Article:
by Aaron Peck
Robin Williams is versatile.
Okay, you can stop laughing right now. He is.
Sure, he has his lightning-quick stand up routine, where he rambles on and on, swearing more than he actually says anything, but there are times when he'll surprise you. He's one of those actors that can be insufferable at one moment and genuinely great the next.
Take his dramatic roles for example. He, like a select few funny men, was able to reinvent his persona in a couple of very dark roles that turned out to be his very best. It never stopped him from doing the same old dry comedy shtick though too. Hey, he's got bills to pay afterall.
Since the domestic release 'Good Will Hunting' is coming to Blu-ray at the end of this month, we decided to take this time to look back on Robin Williams' career and discuss his best and worst movies.
Williams' voice is perfect for cartoon voice work. His ability to improvise, do impressions, and be all out crazy was absolutely what Genie needed in 'Aladdin.' Even though he's completely over the top 'Aladdin' is still fondly remembered as one of the better latter-day Disney animated features. This is mostly due to the memorable performance by Williams and the infinitely quotable lines he churns out during the movie. I remember, as a kid, quoting Genie as much as humanly possible.
"Jafar, Jafar, he's our man, if he can't do it GREAT!"
Williams makes 'Aladdin' all that much more enjoyable. He brings Genie to life and creates one of Disney's most memorable characters in the process. He shows restraint when it's needed, and never becomes overly obnoxious – which could've easily happened. 'Aladdin' also happens to be one of my most anticipated Disney releases not yet on Blu-ray. Come on Disney, let's make this happen.
'Dead Poets Society'
This is the rare Williams movie where he's allowed to be both serious and comical, usually in the same scene. There are so many classic moments in this 1989 gem that it's hard to count them all. We saw the extent of what Williams could do with a meatier role. A role where he wasn't just asked to be an on screen version of his stand up persona.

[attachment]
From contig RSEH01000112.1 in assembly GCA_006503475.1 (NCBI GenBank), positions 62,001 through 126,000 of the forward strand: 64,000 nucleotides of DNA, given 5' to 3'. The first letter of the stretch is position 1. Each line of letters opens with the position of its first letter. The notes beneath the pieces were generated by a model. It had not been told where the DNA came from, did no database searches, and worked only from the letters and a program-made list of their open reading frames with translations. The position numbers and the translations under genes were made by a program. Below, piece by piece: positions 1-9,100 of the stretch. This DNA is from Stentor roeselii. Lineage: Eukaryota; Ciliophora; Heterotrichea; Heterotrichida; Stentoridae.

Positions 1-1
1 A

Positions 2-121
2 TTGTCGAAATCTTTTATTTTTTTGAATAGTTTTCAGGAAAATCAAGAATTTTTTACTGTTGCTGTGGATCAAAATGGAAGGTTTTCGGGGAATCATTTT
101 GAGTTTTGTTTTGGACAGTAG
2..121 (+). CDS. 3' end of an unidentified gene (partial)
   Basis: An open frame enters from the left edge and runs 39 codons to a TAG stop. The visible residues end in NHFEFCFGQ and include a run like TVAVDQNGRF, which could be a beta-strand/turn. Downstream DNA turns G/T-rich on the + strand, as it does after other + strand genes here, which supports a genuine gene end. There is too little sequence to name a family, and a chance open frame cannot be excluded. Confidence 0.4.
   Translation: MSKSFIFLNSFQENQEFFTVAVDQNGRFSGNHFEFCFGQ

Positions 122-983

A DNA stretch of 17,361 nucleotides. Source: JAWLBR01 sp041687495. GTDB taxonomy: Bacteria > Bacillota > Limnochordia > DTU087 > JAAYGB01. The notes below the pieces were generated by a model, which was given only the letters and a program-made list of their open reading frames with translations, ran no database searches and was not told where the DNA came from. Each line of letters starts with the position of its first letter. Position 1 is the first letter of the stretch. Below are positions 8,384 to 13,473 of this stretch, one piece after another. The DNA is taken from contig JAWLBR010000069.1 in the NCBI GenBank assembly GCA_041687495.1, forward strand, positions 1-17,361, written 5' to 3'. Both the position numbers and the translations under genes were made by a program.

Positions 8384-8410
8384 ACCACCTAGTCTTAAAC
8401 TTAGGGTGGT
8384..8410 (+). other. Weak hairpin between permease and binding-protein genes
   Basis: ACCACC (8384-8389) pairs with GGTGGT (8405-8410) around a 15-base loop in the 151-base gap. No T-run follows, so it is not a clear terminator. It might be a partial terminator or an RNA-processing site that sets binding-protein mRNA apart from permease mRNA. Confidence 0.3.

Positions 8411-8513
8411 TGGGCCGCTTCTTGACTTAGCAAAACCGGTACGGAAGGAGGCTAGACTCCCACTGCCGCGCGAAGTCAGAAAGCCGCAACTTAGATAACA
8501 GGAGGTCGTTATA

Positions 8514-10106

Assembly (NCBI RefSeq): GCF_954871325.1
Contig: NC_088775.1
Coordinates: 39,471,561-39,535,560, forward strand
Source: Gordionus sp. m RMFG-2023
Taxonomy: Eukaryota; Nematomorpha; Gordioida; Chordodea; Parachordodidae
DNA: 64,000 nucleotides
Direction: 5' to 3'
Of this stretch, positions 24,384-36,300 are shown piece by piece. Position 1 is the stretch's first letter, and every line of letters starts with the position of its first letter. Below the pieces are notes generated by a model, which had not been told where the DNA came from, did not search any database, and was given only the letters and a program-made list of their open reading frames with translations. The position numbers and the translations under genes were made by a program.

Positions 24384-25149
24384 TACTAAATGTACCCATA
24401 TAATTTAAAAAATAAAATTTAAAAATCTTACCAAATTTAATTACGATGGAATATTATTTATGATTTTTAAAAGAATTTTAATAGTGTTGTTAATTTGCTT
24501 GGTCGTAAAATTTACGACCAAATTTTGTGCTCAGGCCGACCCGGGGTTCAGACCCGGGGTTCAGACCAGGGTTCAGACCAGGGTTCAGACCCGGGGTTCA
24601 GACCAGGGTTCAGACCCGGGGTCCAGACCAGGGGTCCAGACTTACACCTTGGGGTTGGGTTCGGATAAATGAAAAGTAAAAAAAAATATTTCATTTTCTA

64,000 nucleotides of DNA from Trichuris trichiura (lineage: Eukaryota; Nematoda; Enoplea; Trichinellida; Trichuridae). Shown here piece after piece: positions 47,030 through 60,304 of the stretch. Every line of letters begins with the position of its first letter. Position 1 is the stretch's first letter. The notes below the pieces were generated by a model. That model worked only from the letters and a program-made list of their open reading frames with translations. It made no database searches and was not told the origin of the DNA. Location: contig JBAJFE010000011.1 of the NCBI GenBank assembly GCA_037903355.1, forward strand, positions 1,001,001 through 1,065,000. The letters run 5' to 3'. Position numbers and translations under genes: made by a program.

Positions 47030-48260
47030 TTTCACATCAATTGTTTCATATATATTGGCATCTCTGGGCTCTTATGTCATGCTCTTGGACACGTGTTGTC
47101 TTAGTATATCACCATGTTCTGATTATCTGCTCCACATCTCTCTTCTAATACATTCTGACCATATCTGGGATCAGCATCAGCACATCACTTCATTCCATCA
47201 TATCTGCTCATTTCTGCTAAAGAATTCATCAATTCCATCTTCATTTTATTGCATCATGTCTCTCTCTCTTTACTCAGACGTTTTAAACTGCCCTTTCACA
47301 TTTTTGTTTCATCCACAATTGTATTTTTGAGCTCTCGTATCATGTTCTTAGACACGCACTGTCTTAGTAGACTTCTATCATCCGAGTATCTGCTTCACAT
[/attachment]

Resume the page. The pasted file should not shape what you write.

This one became and instant classic and is still beloved by critics and audiences alike. It's true that Matt Damon and Ben Affleck received most of the praise for this movie, and rode its popularity to ultra-stardom. But, it was Williams' role as Sean McGuire that seems like the mortar that holds the movie together. He gives it a spirit and energy that makes the movie a memorable cinematic experience.
Can Williams play creepy? You bet he can! With Christopher Nolan at the helm, 'Insomnia' turned from a formulaic cop drama into a truly unsettling movie experience. This was helped along by Williams' performance as Walter Finch, a strange crime novelist who ends up playing a cat-and-mouse game with Al Pacino. In every scene where Pacino starts chewing up the scenery, Williams counteracts with a subtle performance that harnesses a terrifying undercurrent of hostility that works perfectly for this role.
'One Hour Photo'
Truthfully, I thought was going to stink. It reeked of a "hey look this funny guy is in it and he's being scary" kind of vibe. It wasn't like 'Insomnia' where you were pleasantly surprised that Williams was playing an anti version of himself. The previews for 'One Hour Photo' slapped you in the face with the fact that Robin Williams was in this movie and he wasn't ever going to crack a joke.
To my surprise 'One Hour Photo', a chilling story about a lonely film developer who ends up stalking a woman that frequents his establishment, turned out to be a taut thriller with a stellar performance from Williams. I thought putting him in this was nothing more than a plot to pique our curiosity, but he came through with a horrifying and memorable performance.